Monday, February 10, 2020

Midwest Gardening February 2020

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February 2020

Well, gardening in the upper Midwest is still just a dream. 

Here is our pond. Sunlight doesn't even touch this area yet, this photo was taken at 12 Noon today, a sunny day. The sun is still so low, it never creeps over the pitch of the garage. The light you see is the reflection off our huge kitchen windows--bouncing sunlight down on the ground.

And, still we dream of Spring. 

So far we have had little snow and mildish temps. 
Lots of freezing and thawing, rain mixed with snow, then rain again. This week we have a 0 degrees in the forecast and snow---hard to have both, but we will see.

I had to send my two herb planters outside. 
All that was alive was the rosemary and that also began to give up. I will have to totally replace the soil in these, I think all the nutrients were washed out or used up by the exuberance of the plantings, and our constant rain last year.

Planters that have excessive water, literally wash their nutrients out. Think how many times you dumped saucers last year, or gave up on saucers. 

One week ago, Hubby started seeds in the south window of our kitchen. Tomatoes, Chinese Eggplant,  Mixed Peppers all take forever to germinate. But, we had quite a few days of sun this week. Hubby currently uses pellets which I'm not fond of---but they do wick up the moisture and keep the seedlings started.

TIP: I'm not fond of pellets because if you follow directions and transplant them straight into the ground, the roots never break through--and that casing is forever around a root bound plant. We now cut them and totally remove the fabric with a scissors when we transplant into large cups. Usually when the plants are 2-4" high.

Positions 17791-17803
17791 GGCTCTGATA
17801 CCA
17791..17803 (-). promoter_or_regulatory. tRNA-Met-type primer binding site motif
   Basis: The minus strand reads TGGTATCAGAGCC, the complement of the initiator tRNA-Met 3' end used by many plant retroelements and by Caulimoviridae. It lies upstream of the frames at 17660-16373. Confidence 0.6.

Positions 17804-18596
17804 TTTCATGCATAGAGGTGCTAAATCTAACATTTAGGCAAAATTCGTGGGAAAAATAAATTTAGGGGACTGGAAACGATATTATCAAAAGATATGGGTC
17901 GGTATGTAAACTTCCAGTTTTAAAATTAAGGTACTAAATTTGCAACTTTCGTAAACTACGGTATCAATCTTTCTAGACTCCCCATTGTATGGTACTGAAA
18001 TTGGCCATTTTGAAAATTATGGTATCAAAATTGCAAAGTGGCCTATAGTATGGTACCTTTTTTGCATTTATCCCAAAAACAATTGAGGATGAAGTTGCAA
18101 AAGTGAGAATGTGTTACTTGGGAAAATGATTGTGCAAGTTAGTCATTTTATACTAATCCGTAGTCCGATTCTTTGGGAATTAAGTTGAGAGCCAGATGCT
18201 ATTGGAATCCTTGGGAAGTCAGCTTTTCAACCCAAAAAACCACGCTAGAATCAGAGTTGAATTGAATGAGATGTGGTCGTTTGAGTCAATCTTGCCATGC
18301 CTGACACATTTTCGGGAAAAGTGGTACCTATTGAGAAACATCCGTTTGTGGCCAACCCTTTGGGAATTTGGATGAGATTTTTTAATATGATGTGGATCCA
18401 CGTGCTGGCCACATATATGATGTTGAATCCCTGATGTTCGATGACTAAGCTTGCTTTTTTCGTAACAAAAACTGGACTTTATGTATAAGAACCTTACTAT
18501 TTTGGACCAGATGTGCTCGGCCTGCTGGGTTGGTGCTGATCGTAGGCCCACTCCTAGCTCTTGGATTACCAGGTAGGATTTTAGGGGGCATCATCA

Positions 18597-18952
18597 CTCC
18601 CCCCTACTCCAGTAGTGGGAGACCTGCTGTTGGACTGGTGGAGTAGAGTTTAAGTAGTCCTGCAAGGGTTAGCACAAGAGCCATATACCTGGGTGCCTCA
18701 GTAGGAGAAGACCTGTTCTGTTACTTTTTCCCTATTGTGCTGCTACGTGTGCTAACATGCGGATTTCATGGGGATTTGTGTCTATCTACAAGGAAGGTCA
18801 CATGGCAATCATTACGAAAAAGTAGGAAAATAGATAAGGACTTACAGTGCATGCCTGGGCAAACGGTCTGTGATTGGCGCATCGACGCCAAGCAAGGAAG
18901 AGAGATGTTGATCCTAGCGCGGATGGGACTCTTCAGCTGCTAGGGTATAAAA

Here is our East window. Which gets about 2 hours of sun in the morning--but this increases every day. Eventually we will fill the top of the credenza with more plants and some shelves. 

Yellow Jubilee Tomatoes left and Red Cherry Large.  Then we did a container of broccoli to the right.

It will be another long month before we can plant the different types of squash, chard, and some summer squash, zucchini, pumpkins, and pickles. I'll directly plant lettuces, and onions in planters on the front porch as soon as it begins to warm up in April. Sunflowers will begin in deep cups when we move out to the greenhouse.
You can see we buy seeds from everywhere! 
We have given up on the plastic small greenhouses---it is just too windy here. Last year we draped heavy plastic around two portable scaffolding units, added a couple of shelves and even a heater, as we had planted in the house so early.  

Our spring was so slow in coming, and it was so cold and wet---the new greenhouse just wasn't completed in time to use!

Observation Note: 
We moved here in 1984. The first few years we tilled the garden in March, and had cold plants in the ground (beets, carrots, cabbage, onions) the first weeks of April.